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President Sims Named to RBJ's "Power 30: Higher Education"

The “Power 30” list is an inaugural program from the Rochester Business Journal (RBJ) this year, where editors select and feature prominent leaders and accomplished individuals in a variety of industries, such as banking & finance, health care, construction & real estate and more.                                                                                                                                                                   
RBJ's editor, Ben Jacobs on the rationale behind this edition of Power 30 Higher Education: “The list includes individuals who have spent the past 20 months figuring out new ways to educate students amid the COVID-19 pandemic. The people on this list have helped Rochester’s higher education institutions reimagine themselves rapidly to keep students, faculty and staff safe. They have pushed innovation forward to deal with the challenges of COVID-19. They have kept up with ever-changing protocols, requirements and recommendations and have led the way through a period of tremendous uncertainty.”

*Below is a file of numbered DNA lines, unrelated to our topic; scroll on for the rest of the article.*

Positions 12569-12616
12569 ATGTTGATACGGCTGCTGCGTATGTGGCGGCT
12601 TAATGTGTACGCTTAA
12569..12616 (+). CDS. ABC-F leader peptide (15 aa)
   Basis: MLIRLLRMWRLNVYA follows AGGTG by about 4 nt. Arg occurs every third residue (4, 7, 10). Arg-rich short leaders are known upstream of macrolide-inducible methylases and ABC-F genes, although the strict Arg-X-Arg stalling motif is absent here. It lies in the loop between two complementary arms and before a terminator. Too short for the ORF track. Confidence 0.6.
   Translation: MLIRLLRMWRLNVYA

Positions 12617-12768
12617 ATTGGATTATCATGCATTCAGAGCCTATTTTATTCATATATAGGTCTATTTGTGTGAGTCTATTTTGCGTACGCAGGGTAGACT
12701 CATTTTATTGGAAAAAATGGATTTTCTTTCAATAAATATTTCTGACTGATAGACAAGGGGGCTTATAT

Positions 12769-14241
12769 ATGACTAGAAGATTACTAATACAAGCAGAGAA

Dr. Sims’s Q & A:
 
What do you enjoy most about your role?
 
I most enjoy strategizing and planning for the school’s future in a manner that invites and welcomes perspectives from multiple constituencies.
 
What has been the biggest challenge you’ve dealt with over the past year?
 
One of the biggest challenges with which I have dealt over the past year is responding to human and economic realities of a pandemic in a manner that honors our school’s commitment to practices of peace, service and justice. This necessitated facilitating conversations on and initiating training, beginning with members of my executive leadership team, to address anti-Black and anti-racist practices and behaviors within our context.
 
What do you see as the biggest changes in the higher education industry in the next 3-5 years?
 
I see tenure and promotion requirements, faculty staffing models, increased institutional collaborations, and tuition models as some of the biggest changes in the higher education industry in the next 3-5 years.
 
What college class that you haven’t taken would you be most interested in taking and why?

As a garden hobbyist who views my time in the yard as a time to commune with God, I would like to take an Introduction to Horticulture class. In addition to increasing my knowledge of native plants, this course might prove beneficial as I seek to become a bit more intentional about ways to coexist with nature.

Read the full article. 

Posted by David Riddell at 16:55